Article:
A man who was taken off life support after suffering a series of seizures died from viral encephalitis, but doctors could have done little to improve his condition, according to a coroner's report released today.
Scott Phillip Hillman, 26, died in Wellington Hospital on November 6, 2008.
The Wellington man began complaining of a bad headache on October 25 and four days later told his mother he was experiencing numbness and pins and needles down his right arm, the coroner's report said.
He went to see his doctor but was sent home, with a review scheduled for the following day.
Shortly afterwards he had a seizure, and was taken to hospital.
He was discharged later that day but was taken back to hospital following further seizures.
Mr Hillman woke in hospital on October 31 unable to speak or move the right side of his body.
He was diagnosed with meningoencephalitis after receiving a lumbar puncture which revealed an abnormal cerebrospinal fluid.
Upon further review, his condition was upgraded to disseminated encephalomyelitis.
On November 1 a borehole was put into his head to relieve pressure, but he remained unresponsive.
Life support was withdrawn on November 6.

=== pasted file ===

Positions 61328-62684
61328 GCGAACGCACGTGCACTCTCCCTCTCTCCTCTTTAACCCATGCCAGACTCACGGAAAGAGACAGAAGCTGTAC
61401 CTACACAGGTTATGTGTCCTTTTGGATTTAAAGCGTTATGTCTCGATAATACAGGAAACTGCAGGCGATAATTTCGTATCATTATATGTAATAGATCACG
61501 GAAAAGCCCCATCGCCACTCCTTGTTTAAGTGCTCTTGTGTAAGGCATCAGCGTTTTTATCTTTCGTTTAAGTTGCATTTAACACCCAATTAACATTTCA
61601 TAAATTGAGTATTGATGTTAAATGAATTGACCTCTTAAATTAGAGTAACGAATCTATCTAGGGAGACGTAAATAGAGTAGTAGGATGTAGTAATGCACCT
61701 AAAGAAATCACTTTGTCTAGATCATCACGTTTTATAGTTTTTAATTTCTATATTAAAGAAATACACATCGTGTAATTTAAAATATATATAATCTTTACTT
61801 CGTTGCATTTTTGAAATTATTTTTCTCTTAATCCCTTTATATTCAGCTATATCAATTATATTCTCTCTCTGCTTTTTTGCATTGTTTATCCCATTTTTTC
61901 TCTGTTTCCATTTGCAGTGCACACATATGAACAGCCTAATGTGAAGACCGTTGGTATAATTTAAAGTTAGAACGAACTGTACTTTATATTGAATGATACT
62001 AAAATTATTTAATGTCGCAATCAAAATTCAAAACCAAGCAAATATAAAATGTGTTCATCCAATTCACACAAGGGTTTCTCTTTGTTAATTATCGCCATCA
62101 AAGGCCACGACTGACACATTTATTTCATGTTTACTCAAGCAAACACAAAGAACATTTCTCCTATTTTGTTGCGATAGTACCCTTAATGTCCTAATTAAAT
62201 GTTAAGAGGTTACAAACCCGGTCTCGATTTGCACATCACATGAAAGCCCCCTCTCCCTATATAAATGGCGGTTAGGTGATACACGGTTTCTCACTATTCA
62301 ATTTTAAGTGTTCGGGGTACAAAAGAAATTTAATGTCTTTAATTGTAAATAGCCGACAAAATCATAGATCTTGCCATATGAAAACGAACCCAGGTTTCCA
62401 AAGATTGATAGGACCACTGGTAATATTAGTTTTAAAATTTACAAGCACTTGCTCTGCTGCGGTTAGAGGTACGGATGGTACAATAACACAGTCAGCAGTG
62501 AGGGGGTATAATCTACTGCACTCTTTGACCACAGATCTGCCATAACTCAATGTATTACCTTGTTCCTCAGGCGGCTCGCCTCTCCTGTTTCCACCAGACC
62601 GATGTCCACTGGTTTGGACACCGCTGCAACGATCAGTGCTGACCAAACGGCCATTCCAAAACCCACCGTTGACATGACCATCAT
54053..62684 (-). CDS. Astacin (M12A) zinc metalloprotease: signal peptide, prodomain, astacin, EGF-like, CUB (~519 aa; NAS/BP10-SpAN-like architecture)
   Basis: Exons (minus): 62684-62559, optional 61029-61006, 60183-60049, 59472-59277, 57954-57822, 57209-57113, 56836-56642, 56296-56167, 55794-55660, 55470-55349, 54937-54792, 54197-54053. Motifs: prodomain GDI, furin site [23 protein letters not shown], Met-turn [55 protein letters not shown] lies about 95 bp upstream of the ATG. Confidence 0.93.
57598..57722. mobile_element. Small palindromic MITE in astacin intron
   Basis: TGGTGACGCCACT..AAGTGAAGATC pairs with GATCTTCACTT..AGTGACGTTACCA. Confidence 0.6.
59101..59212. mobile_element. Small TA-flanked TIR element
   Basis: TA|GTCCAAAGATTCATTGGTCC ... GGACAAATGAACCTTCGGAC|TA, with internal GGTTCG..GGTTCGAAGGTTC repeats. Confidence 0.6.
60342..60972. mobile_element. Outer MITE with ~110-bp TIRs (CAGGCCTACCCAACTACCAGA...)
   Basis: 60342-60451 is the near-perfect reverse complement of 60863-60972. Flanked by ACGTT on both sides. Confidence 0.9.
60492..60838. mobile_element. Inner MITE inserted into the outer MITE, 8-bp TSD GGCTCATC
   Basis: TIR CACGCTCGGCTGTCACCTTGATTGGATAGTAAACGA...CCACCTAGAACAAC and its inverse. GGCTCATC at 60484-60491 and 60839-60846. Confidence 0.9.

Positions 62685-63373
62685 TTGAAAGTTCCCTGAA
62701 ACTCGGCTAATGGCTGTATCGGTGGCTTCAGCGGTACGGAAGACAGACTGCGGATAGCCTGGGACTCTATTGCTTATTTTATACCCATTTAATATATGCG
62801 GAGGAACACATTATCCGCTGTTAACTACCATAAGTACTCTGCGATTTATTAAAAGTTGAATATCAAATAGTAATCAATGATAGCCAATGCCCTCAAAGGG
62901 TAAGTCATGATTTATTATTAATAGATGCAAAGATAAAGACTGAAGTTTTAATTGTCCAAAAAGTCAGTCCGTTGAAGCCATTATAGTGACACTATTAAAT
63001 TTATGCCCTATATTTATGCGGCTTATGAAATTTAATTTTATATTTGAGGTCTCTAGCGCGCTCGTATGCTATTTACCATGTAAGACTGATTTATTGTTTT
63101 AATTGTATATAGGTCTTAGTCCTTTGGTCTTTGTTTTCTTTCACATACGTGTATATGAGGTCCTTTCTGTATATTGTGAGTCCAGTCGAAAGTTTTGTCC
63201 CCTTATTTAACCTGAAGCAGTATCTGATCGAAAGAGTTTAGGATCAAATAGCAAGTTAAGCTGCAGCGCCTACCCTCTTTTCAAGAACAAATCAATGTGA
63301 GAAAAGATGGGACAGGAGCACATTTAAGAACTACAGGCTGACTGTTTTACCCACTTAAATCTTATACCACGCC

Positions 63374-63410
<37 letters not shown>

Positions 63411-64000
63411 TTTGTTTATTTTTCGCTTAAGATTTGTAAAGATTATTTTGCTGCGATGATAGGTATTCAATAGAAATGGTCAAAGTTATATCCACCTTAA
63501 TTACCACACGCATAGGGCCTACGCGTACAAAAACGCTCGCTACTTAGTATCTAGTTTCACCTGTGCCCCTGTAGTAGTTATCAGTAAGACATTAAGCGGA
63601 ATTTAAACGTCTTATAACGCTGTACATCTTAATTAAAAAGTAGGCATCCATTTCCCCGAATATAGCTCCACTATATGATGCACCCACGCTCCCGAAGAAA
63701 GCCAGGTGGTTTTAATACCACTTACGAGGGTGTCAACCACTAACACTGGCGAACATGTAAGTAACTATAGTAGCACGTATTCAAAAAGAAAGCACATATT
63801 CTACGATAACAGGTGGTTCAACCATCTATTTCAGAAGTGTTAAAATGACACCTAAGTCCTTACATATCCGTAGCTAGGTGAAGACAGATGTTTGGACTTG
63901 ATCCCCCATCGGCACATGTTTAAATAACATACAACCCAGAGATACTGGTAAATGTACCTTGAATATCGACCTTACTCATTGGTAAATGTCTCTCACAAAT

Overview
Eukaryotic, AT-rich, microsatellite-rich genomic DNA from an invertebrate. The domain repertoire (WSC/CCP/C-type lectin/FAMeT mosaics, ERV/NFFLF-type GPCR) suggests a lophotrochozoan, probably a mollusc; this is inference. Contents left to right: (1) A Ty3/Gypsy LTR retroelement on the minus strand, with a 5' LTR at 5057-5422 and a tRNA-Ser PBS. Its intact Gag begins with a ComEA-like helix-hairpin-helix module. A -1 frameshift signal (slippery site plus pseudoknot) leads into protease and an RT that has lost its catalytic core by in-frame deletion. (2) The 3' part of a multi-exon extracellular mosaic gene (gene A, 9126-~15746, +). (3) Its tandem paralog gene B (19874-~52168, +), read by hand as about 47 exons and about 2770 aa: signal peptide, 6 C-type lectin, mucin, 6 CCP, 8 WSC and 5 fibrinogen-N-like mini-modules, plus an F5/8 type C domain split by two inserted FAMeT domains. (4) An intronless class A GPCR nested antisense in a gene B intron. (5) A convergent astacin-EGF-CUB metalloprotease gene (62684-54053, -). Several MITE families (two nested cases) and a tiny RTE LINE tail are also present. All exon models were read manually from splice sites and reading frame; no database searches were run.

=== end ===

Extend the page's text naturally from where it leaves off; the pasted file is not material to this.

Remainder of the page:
A post mortem examination showed the cause of death was encephalitis, which was probably viral, the report said.
Mr Hillman's mother, Annette Thompson, expressed concerns about what she perceived to be a lack of tests done early on, wondering why her son was sent home, given his obvious symptoms.
However, evidence given by Doctor Richard Dinsdale showed that doctors did not think there were any ways in which Mr Hillman's care could have been improved.
Coroner Ian Roderick Smith found Hillman died as a result of encephalitis, "probably of a viral aetiological undetermined agent".
He said while he "bowed to the expert knowledge" of medical personnel, he thought it would have been appropriate to have completed an MRI scan at the earliest opportunity.
"It should also in my view be, that Mr Hillman to have remained at hospital from the date of his initial admission until all testing had been completed, to establish a correct and final diagnosis.
"However, having said that, it does not appear that the chances of Mr Hillman's recovery were, from an early stage, very remote."